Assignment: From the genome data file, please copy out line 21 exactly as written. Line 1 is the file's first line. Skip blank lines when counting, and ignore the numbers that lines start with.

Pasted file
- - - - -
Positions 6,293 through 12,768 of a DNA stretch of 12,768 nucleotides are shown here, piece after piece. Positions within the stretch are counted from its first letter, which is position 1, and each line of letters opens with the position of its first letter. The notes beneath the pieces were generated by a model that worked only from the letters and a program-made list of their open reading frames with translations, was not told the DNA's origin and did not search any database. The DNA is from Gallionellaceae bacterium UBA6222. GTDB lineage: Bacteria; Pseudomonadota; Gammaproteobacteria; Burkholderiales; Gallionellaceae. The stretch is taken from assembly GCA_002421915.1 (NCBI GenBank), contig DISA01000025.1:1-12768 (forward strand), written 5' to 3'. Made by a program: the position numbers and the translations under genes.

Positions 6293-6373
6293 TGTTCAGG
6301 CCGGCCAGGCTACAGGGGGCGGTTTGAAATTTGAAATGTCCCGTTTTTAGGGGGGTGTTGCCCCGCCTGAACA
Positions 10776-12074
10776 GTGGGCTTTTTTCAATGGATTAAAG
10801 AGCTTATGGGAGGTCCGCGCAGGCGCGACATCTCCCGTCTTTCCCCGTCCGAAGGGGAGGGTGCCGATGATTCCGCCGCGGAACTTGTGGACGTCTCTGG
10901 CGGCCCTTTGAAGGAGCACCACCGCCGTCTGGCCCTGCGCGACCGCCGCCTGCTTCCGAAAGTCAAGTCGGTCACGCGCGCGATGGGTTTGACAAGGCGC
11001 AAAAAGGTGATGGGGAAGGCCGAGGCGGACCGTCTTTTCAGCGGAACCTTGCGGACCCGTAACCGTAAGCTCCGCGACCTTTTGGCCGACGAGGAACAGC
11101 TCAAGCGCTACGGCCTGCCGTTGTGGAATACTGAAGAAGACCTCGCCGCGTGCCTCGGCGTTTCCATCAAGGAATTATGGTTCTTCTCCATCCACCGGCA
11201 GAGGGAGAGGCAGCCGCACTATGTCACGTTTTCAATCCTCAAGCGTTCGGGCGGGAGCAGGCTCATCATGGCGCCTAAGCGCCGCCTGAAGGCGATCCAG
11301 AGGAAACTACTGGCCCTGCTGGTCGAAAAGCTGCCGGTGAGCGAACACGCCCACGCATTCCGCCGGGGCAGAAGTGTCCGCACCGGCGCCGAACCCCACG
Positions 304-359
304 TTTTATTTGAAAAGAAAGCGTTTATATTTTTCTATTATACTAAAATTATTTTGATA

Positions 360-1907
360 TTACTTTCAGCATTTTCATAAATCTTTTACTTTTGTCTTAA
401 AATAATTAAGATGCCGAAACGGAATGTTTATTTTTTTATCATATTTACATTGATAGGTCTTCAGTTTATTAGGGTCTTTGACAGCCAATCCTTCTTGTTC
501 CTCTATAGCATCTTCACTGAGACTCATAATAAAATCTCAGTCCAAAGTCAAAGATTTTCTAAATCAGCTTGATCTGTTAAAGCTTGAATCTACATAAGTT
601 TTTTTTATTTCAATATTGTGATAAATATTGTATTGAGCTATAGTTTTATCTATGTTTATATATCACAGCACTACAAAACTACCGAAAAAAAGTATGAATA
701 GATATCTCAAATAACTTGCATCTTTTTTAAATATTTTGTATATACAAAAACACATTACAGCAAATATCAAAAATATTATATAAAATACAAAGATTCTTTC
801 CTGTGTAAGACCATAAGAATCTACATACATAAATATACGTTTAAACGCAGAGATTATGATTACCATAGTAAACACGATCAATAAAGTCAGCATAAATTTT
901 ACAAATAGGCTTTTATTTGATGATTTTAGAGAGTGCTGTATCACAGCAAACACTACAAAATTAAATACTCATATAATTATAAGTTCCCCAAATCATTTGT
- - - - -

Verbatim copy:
801 CTGTGTAAGACCATAAGAATCTACATACATAAATATACGTTTAAACGCAGAGATTATGATTACCATAGTAAACACGATCAATAAAGTCAGCATAAATTTT